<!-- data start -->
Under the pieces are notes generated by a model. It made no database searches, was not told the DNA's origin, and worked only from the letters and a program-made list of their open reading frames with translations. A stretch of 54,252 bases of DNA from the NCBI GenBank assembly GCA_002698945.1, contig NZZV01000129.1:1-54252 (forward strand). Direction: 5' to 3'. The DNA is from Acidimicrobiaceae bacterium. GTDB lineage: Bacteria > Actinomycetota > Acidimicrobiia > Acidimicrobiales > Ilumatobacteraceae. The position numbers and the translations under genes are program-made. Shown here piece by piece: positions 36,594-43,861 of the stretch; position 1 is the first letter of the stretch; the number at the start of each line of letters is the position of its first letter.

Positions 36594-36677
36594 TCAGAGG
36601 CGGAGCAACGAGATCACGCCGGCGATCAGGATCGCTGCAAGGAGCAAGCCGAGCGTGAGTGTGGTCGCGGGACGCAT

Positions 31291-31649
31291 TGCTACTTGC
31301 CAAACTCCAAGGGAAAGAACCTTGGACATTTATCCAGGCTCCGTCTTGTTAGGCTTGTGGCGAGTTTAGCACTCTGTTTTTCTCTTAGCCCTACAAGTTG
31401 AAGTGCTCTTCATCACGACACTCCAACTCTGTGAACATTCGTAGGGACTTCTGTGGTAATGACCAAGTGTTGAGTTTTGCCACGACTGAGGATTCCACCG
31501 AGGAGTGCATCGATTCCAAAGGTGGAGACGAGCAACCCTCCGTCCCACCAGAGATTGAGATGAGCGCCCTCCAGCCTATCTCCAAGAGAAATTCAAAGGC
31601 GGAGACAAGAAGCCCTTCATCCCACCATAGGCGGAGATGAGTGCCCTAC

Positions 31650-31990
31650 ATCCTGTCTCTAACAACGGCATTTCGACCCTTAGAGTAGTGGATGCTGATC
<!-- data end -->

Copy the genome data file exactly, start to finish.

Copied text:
Under the pieces are notes generated by a model. It made no database searches, was not told the DNA's origin, and worked only from the letters and a program-made list of their open reading frames with translations. A stretch of 54,252 bases of DNA from the NCBI GenBank assembly GCA_002698945.1, contig NZZV01000129.1:1-54252 (forward strand). Direction: 5' to 3'. The DNA is from Acidimicrobiaceae bacterium. GTDB lineage: Bacteria > Actinomycetota > Acidimicrobiia > Acidimicrobiales > Ilumatobacteraceae. The position numbers and the translations under genes are program-made. Shown here piece by piece: positions 36,594-43,861 of the stretch; position 1 is the first letter of the stretch; the number at the start of each line of letters is the position of its first letter.

Positions 36594-36677
36594 TCAGAGG
36601 CGGAGCAACGAGATCACGCCGGCGATCAGGATCGCTGCAAGGAGCAAGCCGAGCGTGAGTGTGGTCGCGGGACGCAT

Positions 31291-31649
31291 TGCTACTTGC
31301 CAAACTCCAAGGGAAAGAACCTTGGACATTTATCCAGGCTCCGTCTTGTTAGGCTTGTGGCGAGTTTAGCACTCTGTTTTTCTCTTAGCCCTACAAGTTG
31401 AAGTGCTCTTCATCACGACACTCCAACTCTGTGAACATTCGTAGGGACTTCTGTGGTAATGACCAAGTGTTGAGTTTTGCCACGACTGAGGATTCCACCG
31501 AGGAGTGCATCGATTCCAAAGGTGGAGACGAGCAACCCTCCGTCCCACCAGAGATTGAGATGAGCGCCCTCCAGCCTATCTCCAAGAGAAATTCAAAGGC
31601 GGAGACAAGAAGCCCTTCATCCCACCATAGGCGGAGATGAGTGCCCTAC

Positions 31650-31990
31650 ATCCTGTCTCTAACAACGGCATTTCGACCCTTAGAGTAGTGGATGCTGATC